Supplementary Materials

The supplementary file describes the sequence context of the rs562556 PCSK9 SNP, the fluorogenic probes, and the PCR protocol. Supplementary Table 1S: comparisons between children who died and those who survived (panel A) and between noncarriers and carriers of the LOF G allele of the rs562556 PCSK9 SNP (panel B) in anthropometry, ethnicity, lifestyle, medication, blood biochemistry, and parasitology. (Supplementary Materials)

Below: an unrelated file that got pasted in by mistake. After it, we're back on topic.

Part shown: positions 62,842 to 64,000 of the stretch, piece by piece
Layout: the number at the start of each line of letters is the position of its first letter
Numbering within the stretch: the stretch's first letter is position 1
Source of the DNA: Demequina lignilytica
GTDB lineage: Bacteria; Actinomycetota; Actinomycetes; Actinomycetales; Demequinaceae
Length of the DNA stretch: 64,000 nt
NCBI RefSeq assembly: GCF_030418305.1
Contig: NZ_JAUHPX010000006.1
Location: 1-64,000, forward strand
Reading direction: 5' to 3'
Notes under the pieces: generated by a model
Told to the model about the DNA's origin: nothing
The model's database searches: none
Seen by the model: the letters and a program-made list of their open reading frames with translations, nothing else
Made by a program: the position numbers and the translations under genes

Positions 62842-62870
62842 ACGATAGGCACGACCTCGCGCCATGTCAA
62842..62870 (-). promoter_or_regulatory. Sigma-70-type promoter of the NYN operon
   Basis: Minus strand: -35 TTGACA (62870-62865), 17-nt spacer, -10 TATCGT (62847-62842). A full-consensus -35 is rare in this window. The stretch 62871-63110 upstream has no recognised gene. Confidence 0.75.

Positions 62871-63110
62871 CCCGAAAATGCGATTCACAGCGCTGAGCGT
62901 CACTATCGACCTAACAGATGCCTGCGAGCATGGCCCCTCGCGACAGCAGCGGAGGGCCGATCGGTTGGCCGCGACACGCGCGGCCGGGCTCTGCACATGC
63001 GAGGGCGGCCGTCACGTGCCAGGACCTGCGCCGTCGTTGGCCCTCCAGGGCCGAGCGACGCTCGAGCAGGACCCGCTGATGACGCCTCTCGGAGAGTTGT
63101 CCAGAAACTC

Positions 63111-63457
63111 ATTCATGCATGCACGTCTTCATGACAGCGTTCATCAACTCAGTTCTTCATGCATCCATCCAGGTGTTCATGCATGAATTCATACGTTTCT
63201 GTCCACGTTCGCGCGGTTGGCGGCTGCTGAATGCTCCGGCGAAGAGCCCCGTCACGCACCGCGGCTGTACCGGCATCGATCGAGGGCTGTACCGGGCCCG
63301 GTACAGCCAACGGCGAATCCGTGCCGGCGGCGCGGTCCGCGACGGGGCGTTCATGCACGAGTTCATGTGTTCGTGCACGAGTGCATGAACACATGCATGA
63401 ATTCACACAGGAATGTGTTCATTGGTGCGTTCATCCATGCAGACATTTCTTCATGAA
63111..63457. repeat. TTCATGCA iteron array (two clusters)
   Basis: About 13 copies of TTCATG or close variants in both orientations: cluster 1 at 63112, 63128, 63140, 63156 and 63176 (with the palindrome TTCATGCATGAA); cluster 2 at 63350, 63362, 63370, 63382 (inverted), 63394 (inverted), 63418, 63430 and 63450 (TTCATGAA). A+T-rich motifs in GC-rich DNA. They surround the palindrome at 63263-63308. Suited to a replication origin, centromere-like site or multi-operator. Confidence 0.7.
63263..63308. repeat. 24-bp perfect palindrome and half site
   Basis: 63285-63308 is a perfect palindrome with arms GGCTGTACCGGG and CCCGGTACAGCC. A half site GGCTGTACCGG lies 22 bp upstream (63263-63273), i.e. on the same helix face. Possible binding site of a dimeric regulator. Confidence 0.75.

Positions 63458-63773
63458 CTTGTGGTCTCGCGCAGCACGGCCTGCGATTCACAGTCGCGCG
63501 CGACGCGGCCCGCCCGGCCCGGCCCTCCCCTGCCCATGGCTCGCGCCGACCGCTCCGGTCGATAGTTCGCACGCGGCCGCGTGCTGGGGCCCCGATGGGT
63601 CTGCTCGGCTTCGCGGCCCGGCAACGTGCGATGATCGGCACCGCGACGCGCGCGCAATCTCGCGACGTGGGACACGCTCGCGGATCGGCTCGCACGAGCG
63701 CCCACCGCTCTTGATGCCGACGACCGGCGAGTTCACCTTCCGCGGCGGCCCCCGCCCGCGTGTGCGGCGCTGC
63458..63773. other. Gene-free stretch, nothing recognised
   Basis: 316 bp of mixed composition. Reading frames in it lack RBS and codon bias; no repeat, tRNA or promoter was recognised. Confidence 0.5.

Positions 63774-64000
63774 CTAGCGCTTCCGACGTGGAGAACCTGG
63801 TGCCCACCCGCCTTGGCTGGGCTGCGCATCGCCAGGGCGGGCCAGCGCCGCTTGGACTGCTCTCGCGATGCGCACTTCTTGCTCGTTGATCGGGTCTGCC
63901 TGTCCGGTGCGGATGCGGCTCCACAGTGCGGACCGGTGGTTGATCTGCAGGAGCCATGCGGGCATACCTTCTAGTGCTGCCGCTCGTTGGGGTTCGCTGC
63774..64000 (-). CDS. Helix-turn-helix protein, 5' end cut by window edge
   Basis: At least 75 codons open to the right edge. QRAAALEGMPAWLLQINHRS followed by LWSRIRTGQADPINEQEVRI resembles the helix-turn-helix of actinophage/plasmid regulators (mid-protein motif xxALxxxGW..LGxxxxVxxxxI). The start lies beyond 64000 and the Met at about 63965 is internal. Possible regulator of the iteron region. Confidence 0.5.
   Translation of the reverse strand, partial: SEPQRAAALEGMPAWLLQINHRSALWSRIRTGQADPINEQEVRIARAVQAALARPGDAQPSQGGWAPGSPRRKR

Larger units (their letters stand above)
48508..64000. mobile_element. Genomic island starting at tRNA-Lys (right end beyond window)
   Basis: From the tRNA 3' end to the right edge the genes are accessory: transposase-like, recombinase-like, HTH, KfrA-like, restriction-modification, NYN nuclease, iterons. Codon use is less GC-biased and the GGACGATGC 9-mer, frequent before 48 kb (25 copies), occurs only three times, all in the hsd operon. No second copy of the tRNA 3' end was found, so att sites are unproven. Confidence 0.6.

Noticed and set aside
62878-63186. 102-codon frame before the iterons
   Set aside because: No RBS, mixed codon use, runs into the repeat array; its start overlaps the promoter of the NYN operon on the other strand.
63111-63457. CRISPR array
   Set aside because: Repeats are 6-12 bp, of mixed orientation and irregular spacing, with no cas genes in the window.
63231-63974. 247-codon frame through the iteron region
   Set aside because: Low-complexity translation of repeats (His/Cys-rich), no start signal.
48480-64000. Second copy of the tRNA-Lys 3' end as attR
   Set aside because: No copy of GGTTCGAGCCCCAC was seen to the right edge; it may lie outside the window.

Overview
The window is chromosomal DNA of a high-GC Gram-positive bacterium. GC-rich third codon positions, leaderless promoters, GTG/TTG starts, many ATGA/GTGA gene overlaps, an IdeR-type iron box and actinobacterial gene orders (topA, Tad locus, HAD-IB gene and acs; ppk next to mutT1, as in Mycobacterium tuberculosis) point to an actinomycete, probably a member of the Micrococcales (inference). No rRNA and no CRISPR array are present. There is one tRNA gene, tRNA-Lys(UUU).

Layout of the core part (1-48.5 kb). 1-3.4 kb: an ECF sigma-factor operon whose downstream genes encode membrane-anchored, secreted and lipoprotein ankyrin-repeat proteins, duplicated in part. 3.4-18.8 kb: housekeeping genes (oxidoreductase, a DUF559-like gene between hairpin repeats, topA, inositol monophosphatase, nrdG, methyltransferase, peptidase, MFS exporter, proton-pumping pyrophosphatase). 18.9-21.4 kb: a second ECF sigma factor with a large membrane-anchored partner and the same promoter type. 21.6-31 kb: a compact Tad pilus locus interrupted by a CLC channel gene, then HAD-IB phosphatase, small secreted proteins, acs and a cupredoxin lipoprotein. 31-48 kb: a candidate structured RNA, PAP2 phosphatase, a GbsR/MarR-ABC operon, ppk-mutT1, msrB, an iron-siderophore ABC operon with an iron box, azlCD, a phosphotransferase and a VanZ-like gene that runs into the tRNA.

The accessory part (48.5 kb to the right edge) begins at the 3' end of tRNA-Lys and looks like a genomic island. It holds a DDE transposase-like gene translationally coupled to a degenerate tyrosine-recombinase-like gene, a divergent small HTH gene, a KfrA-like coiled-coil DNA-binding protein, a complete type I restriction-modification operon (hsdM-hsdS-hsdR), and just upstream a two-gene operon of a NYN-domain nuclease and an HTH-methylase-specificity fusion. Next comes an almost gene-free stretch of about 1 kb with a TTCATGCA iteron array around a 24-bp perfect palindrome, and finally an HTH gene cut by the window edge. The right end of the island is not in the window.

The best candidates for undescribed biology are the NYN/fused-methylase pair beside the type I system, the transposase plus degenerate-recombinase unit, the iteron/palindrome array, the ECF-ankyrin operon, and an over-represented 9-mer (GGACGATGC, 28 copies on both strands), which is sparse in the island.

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Copyright © 2020 Olesya Fedoryak et al. This is an open access article distributed under the Creative Commons Attribution License, which permits unrestricted use, distribution, and reproduction in any medium, provided the original work is properly cited.